Decrease in speech pause times with treatment of endogenous depression.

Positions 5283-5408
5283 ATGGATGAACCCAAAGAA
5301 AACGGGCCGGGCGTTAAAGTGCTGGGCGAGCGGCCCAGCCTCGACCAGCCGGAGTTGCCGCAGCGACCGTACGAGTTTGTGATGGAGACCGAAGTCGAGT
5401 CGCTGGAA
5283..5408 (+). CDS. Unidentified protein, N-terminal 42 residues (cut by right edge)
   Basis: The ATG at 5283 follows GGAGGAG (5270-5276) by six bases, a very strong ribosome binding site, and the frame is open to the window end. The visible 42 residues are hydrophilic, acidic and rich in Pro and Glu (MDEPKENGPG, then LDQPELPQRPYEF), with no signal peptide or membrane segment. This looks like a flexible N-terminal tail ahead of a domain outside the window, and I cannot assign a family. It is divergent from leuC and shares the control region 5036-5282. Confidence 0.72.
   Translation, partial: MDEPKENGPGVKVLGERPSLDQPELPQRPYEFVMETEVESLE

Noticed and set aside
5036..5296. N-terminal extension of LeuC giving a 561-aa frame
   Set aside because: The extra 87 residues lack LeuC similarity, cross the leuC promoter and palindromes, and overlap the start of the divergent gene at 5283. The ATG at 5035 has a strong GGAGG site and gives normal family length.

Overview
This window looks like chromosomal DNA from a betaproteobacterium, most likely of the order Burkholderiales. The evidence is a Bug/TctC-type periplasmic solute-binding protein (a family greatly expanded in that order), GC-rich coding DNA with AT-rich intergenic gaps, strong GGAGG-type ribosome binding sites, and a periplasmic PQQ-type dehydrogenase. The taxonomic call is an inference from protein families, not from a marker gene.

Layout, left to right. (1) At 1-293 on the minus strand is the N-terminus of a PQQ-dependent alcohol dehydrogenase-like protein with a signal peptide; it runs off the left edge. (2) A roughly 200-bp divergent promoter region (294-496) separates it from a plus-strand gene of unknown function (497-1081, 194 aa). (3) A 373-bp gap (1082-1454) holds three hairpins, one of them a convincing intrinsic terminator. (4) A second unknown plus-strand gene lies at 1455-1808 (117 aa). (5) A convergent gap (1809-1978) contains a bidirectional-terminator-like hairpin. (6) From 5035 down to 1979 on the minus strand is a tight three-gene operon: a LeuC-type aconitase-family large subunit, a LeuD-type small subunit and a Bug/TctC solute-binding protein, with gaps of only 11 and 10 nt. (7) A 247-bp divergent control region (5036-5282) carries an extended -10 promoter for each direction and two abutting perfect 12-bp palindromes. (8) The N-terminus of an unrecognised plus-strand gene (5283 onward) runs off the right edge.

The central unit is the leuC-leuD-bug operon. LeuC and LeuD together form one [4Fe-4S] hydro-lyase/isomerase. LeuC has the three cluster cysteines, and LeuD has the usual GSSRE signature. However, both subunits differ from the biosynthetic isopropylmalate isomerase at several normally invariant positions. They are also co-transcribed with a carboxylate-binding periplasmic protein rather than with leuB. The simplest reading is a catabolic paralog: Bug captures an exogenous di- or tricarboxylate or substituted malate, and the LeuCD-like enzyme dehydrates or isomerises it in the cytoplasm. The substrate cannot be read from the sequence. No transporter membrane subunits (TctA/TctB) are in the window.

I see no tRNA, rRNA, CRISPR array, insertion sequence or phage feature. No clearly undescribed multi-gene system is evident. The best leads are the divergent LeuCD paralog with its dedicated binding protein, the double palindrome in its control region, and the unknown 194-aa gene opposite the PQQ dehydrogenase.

Szabadi et al. claimed that speech pause time--the silent interval between phonations--was significantly elongated during episodes of unipolar depressions; thus representing an objective measure of psychomotor retardation. Phonation times were said to be unchanged. To replicate and possibly expand these findings, we measured pause and phonation times among four unipolar (UP) and three bipolar (BP) endogenously depressed inpatients. Speech was recorded while patients counted from one to ten at their desired rate, and then converted to paper prints with a voice-operated electrical relay. Among all patients, pause times were substantially longer during base-line medication-free periods than at discharge. Progressive decreases occurred in conjunction with clinical improvement. These data replicated Szabadi's observation on UP patients and extended it to BP depressed patients. Of potential clinical importance, in two cases we documented decreases in pause time of more than 50% within several days after starting treatment. Speech pause times may be pragmatically useful as objective pathophysiologic markers in depression. Significant decreases occur with recovery, and early decreases during treatment may, like changes in REM sleep, be predictive of ultimate clinical response.
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